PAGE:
Everything You Need To Know About Anchor Text

What is anchor text?

A hyperlink is a URL or address that takes you to a different location on the web. The words that appear as that hyperlink is called anchor text. A hyperlink is often shown in blue or underlined to tell you that it’s a clickable link. The anchor text tells you what that link is about.

For example, if I say click here to learn more about the basics of SEO then the visible part of this link is the anchor text. 

If you look at the code for the link it’ll look like this:

Why we care about anchor text?

Anchor text has two main purposes. First, it tells the reader that there is more information available relevant to what they are currently reading. Second, it tells search engines that your content is linked to other relevant content, which enhances the quality and importance of your page in the eyes of the search engine. 

Types of anchor text

Exact match

If the anchor text is an exact match to the keyword for the location the link is going, then it’s called an exact match! For example, if the anchor text is SEO services and links to our page about SEO services, that’s an exact match. Exact matches are very helpful to the reader as it’s very clear what the linked information is about.

Partial match

This is when you have all the keywords but the phrase is not exactly the same. For example, if your key phrase for ranking is “air conditioning installation,” a partial match would be a linked phrase in your content such as “best air conditioner installation company.”

Branded match

A branded match is when the anchor text is the business name or some sort of variation. This is usually used to direct readers to the brand’s to the home page.

Naked link

A naked link is when the anchor text is just the URL, as in https://iias.ca/search-engine-optimization/.

Generic link

This is when the anchor text says something like “click here” or “website.”

Image link

You can also use an image as a clickable link, however, search engines pay attention to the words you’ve used to describe the image, also known as the alt text. (This article discusses SEO best practices for using images.

History of anchor text

In the early years of Google, anchor text was a very big factor in their algorithm for ranking websites. Sergey Brin and Larry Page made that decision and explained in their 1998 paper: 

“The text of links is treated in a special way in our search engine. Most search engines associate the text of a link with the page that the link is on. In addition, we associate it with the page the link points to. This has several advantages. First, anchors often provide more accurate descriptions of web pages than the pages themselves.”

The reason they relied so heavily on anchor text is that Google could then determine the topical relevance of the sites. It was a complete revolution and definitely made Google stand out amongst their competitors.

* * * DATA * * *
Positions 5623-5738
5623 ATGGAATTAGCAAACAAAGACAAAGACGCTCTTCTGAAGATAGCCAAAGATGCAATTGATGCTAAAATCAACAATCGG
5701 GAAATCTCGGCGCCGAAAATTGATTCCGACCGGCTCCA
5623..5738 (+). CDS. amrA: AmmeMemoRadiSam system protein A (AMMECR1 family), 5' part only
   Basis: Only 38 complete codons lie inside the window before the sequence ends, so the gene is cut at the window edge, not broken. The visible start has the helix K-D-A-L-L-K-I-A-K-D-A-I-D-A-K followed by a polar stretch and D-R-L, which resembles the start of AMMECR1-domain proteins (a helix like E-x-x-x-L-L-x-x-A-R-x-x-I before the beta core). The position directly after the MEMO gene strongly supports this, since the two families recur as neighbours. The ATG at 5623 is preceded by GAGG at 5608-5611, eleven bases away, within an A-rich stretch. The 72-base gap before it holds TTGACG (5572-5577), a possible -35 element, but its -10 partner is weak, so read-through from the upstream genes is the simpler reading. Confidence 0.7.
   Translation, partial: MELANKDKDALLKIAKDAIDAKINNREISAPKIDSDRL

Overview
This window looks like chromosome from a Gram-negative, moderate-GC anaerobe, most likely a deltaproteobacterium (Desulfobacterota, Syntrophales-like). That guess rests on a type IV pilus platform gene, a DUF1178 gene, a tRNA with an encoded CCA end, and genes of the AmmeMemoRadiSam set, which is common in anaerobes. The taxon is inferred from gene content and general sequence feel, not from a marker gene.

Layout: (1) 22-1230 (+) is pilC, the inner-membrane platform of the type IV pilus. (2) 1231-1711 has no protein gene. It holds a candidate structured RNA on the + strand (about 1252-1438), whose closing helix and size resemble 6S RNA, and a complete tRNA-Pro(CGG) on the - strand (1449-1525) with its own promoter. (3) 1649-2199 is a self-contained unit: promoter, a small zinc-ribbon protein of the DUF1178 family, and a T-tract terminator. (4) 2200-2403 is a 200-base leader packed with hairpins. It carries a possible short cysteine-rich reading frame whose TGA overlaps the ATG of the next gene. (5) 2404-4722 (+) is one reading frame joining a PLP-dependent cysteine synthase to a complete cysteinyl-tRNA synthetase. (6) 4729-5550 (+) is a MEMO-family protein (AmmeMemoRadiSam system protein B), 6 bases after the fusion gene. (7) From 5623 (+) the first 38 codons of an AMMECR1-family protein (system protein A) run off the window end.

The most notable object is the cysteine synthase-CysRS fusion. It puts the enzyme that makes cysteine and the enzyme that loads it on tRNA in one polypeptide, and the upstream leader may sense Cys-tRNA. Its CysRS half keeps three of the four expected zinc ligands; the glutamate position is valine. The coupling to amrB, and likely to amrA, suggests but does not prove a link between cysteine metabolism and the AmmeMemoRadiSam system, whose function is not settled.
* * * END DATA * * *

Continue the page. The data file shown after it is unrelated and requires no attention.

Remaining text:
The problem was that anchor text was easily manipulated. People doing SEO found out that they just had to point links at their web page with the exact keyword for their anchor text. 

This led to Google’s first big algorithm update: Penguin.

The websites that were overly aggressive with their anchor text saw their rankings drop overnight.

Best Practices for SEO

Two points to keep in mind for anchor texts:


You want it to have a good ratio between the types of anchor texts. If you look at major websites, their anchors will have the majority of links (50%+ on major brand sites like besbuy.com or nike.com) coming in as variations of their brand or naked URL.


The words you use for your anchor text should be relevant to the page you’re linking to. This helps users understand the context of the link. At the same time, you want to keep the anchor text as short as possible while being descriptive enough so that a user will have the right expectation before clicking through.

Remember, well-optimized anchor text can significantly improve your website’s SEO performance and user experience. 

Over-optimized and under-optimized anchor text

Google has rolled out major updates in their algorithm to stop spammy anchor text manipulation.

Even though Google has taken steps to prevent manipulation, you don’t want to have under-optimized anchor text either. 

The general rule for keyword density is to have exact match/phrase match anchor text at one to ten percent of your total content.

A good way to dilute your anchor text is to incorporate slight variations in phrases, long tail keywords, and generic links like “click here.”

Adding more relevance to your backlinks

Google also looks at the on-page SEO of the pages that link to your website.

So Google looks at how relevant that site is to yours. The only way Google can understand what that website is about is by reading what’s on the website. The most important parts are the URL/permalink, the Meta-Title and Description, and the H1 tag. If you have your target keyword and variations of your keywords in those locations when you’re building backlinks to your site then it looks really good to Google.

In summary

Anchor text help both search engines and readers know what information that link goes to and what that webpage is about. The basic rule of thumb is to keep links and their anchor text natural and relevant, otherwise Google can penalize your site.

More SEO information